While many may think that
palimony is a legal term, it was actually something that was coined in the 1970's
after an actor was fighting for alimony payments even though they were
never married, just cohabitating. The actor, though wanting to end their
relationship, had agreed to help financially support the woman, though
it was never put in writing.
The woman claimed that though it wasn't on paper, it was clearly demonstrated
by their relationship; as she gave up her career to become a homemaker
for her partner. During the time of the relationship he had agreed that
half of his property was hers. So when they split, she sued him for "palimony"
and the court decided that because his actions implied this agreement,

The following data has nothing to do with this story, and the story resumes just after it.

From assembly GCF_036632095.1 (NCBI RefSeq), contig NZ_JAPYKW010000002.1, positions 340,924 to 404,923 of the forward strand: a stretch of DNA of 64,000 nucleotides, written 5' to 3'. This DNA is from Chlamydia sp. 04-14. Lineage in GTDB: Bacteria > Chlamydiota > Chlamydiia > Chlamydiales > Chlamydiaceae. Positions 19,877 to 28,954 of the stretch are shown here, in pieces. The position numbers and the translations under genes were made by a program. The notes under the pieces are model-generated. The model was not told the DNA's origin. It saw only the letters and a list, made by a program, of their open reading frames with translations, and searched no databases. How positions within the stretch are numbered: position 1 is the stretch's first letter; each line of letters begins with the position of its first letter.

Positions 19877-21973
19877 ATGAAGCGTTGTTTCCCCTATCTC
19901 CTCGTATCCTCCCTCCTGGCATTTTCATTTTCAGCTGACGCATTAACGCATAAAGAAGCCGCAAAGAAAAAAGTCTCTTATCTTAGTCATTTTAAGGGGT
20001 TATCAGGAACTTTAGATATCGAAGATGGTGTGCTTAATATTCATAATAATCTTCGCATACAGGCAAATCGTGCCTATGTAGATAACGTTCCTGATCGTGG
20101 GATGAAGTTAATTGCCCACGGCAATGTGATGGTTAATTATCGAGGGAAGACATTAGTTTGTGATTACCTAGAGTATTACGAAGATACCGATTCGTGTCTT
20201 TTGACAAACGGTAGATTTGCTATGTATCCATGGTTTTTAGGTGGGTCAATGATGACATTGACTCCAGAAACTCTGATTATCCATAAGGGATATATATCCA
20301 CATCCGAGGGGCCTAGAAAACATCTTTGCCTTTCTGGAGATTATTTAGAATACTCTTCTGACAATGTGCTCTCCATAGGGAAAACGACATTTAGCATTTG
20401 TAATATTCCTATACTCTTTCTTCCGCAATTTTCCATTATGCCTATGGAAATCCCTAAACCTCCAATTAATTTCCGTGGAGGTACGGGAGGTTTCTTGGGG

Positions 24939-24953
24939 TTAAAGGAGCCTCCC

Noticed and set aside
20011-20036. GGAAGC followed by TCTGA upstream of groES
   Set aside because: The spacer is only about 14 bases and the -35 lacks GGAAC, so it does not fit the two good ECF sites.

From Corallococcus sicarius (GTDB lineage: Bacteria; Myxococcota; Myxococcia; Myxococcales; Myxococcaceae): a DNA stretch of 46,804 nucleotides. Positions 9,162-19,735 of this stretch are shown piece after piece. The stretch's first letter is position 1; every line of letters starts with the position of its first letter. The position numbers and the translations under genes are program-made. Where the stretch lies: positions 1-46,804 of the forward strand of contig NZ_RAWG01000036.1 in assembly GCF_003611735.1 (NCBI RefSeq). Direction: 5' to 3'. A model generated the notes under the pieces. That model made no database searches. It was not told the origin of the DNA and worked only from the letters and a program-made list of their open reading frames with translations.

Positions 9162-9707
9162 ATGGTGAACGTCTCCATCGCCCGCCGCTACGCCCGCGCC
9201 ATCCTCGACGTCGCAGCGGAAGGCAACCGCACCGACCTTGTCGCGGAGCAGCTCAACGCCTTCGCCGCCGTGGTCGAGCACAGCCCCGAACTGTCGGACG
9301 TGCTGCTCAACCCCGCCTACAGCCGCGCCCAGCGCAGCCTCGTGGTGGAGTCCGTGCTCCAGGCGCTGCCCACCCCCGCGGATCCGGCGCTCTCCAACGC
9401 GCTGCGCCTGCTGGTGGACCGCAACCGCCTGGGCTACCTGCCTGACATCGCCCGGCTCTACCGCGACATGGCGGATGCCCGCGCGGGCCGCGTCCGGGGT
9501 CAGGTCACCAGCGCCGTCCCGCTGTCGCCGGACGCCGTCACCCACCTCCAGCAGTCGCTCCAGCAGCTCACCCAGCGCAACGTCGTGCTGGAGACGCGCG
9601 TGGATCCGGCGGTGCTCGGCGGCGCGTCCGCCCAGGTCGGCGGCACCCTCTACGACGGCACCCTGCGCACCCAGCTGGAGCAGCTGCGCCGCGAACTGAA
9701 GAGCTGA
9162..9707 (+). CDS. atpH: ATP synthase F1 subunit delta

the court ruled in her favor. This was the case of
Marvin v. Marvin, 18 Cal.3d 660.
Palimony then is considered to be "alimony" payments for a couple
who are cohabitating and remain unmarried. This is often does so for those
who have been together for an extended period of time and are essentially
acting as a married couple without the legal bonds of the union. In the
state of New York there are no palimony laws, which mean that a couple
would be required to have a written or oral agreement that couple be implied
by the court, before one person is given rights to their cohabitating
Due to the complexity of family and marriage laws and the fact that they
vary state by state, it is important to discuss any of your questions
or concerns with an experienced Long Island family attorney at the Meyers
Law Group. Our firm is equipped to handle a wide variety of family and
divorce cases, and we would love to discuss the details of your situation with you.
Call us today to schedule your appointment.